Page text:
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Quebec realtors dispute figures showing more condos on sale in Montreal than Toronto

Quebec realtors dispute figures showing more condos on sale in Montreal than TorontoQuebec realtors dispute figures showing more condos on sale in Montreal than Toronto

 

Condos: “Montreal is actually where the greatest supply-demand imbalance currently exists,” analyst Ben Rabidoux wrote Wednesday in The Globe and Mail.

Photograph by: Allen McInnis , The Gazette

MONTREAL — Whenever there’s a big national story on the spectre of a tidal wave of plunging resale prices, empty condos and foreclosures turning major Canadian housing markets into ghost towns, the epicentre of the impending collapse always seems to be in either Toronto or Vancouver.

So when recent opinion pieces warned of “signs of another bust in the making” — that the number of homes for sale in Greater Montreal on the Multiple Listing Service now surpassed active listings in Vancouver and Toronto combined, the figures were startling.

Equally surprising were figures showing double the number of condos for sale on the MLS (or on the Centris listing system in Quebec) in Greater Montreal as in Greater Toronto — the largest real estate market in the country, which has more condos under construction than anywhere else in North America.

“Montreal is actually where the greatest supply-demand imbalance currently exists,” analyst Ben Rabidoux wrote Wednesday in The Globe and Mail.

While active listings for condos have soared in Montreal, direct comparisons between the number of homes for sale in the two cities have come under fire.

In a response Wednesday, the Quebec Federation of Real Estate Boards challenged the argument that there were more condos for sale in Montreal than in Toronto, citing the disparity in housing starts between the two cities.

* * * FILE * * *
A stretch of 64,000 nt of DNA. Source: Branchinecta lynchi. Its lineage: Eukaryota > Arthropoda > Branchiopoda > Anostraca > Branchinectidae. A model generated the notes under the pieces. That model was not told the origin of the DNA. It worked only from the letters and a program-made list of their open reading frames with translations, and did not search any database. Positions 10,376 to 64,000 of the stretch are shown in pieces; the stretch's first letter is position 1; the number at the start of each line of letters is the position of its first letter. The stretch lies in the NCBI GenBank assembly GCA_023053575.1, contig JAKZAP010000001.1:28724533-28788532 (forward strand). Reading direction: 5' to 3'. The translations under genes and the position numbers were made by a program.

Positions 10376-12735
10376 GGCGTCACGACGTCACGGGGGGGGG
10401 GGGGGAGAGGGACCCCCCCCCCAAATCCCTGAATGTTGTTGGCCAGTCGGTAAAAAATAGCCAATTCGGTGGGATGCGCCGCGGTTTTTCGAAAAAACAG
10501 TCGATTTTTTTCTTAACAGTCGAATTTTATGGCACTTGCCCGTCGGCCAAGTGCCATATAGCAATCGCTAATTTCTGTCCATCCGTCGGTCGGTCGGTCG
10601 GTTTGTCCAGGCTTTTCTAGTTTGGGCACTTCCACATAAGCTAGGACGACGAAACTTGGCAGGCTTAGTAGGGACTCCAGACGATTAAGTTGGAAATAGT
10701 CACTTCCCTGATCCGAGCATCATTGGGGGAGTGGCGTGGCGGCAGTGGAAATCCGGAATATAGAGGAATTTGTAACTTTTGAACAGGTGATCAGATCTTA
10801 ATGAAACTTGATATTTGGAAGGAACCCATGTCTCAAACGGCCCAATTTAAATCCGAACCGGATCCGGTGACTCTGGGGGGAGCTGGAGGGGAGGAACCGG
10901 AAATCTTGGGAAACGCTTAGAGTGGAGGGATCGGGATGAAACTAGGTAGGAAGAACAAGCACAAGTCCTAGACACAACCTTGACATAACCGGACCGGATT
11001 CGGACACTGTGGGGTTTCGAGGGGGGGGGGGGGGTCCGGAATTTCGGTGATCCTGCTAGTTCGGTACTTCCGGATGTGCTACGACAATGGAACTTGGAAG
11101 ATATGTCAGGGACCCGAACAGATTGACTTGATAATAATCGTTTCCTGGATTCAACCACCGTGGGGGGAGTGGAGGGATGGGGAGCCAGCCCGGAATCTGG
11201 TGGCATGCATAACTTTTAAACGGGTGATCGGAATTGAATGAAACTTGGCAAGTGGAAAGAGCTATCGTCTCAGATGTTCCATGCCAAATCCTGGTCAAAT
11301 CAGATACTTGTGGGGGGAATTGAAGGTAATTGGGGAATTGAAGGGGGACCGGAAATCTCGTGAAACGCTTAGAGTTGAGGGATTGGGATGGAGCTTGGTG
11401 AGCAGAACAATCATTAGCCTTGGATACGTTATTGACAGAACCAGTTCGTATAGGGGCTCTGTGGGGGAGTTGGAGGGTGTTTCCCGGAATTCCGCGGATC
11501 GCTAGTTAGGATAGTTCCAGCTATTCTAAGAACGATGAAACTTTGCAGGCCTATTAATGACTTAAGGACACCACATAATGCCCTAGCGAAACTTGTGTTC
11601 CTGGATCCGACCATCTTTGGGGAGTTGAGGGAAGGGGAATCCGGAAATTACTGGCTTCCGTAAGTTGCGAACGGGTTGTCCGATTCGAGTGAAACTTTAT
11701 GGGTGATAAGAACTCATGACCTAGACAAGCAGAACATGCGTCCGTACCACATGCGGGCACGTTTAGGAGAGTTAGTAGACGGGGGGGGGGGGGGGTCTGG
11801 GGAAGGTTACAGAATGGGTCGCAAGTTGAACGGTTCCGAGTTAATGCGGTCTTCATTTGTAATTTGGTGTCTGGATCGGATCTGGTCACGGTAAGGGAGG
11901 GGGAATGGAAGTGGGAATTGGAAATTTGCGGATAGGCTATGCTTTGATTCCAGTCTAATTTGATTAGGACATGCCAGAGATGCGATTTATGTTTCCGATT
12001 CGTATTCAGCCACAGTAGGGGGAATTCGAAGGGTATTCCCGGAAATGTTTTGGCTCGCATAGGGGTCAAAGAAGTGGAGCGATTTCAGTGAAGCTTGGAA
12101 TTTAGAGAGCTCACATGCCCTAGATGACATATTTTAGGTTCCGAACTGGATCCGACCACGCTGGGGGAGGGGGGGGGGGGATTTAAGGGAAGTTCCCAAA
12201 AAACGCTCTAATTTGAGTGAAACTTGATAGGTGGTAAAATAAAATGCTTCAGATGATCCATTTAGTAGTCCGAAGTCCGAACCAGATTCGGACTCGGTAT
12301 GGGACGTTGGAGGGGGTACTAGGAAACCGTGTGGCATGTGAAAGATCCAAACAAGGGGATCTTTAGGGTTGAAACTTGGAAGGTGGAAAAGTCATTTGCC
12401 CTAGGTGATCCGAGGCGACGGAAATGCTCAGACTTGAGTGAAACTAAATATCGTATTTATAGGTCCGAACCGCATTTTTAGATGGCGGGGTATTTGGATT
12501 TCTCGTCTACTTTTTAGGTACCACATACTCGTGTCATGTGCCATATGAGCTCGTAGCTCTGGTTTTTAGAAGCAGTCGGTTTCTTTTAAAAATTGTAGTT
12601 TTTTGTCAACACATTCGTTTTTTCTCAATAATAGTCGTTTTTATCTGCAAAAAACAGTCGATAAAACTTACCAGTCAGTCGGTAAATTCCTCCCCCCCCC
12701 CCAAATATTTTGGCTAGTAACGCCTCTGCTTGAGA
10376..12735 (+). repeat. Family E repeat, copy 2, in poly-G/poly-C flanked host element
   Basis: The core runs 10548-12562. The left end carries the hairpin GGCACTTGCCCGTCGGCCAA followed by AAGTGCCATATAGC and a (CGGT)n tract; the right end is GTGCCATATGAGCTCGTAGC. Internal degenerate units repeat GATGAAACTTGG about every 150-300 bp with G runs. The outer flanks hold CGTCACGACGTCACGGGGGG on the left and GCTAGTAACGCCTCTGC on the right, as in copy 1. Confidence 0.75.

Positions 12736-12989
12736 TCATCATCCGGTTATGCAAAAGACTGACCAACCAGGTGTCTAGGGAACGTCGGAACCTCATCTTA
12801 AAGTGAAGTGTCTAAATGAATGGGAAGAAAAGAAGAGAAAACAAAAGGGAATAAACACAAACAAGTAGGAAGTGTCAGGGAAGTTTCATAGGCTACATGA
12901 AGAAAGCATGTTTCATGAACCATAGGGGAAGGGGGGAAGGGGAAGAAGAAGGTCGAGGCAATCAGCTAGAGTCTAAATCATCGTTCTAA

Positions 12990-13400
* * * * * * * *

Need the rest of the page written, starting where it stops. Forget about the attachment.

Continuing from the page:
There are now 51,000 condos under construction in Greater Toronto, compared to 12,600 in Greater Montreal, the federation said, citing Canada Mortgage and Housing Corp. data. As of January, 20,800 of those condos in Toronto have yet to be sold, compared to 5,800 units in Montreal, wrote Paul Cardinal, the federation’s director for market analysis citing data from research firms in both cities.

“Right there, that’s about four times less than in Toronto,” Cardinal wrote.

“It’s clear that there are far more condos for sale in Greater Toronto than in Greater Montreal. So we cannot confirm that supply is more problematic in (Montreal) than in Toronto.”

What’s more, the Toronto Real Estate Board tracts data separately for condo apartments and condo townhouses, while in Montreal, those numbers are compiled in one category for all types of condos. Yet most of the comparisons between the cities include all 12,623 condos for sale in Montreal last month, but only cite the 6,123 condo apartments in Toronto, which make up the majority of the active listings in that category.

In March, there were about 1,000 condo townhouses for sale in Toronto, data from the TREB show.

But while the comparison may not be two to one, there is still a gap in the active listings between the two cities.

Either way, it’s clear that supply is rising in Greater Montreal, where the condo market now favours buyers for the first time in 15 years with March inventory up 25 per cent to 12,623 units, compared to the same month in 2012.

While certain Montreal condo projects have already sold out, some developers are now giving away cars, raising brokers’ commissions and running special promotions to sell units. And on Saturday, the downtown Montreal condo tower Avenue is holding a sale where buyers can get higher-floor apartments for the same price as units on lower levels.

For Montreal buyers, it doesn’t take a comparison with Toronto to know that choices abound these days in the city’s condo market.

alampert@montrealgazette.com

Twitter:@RealDealMtl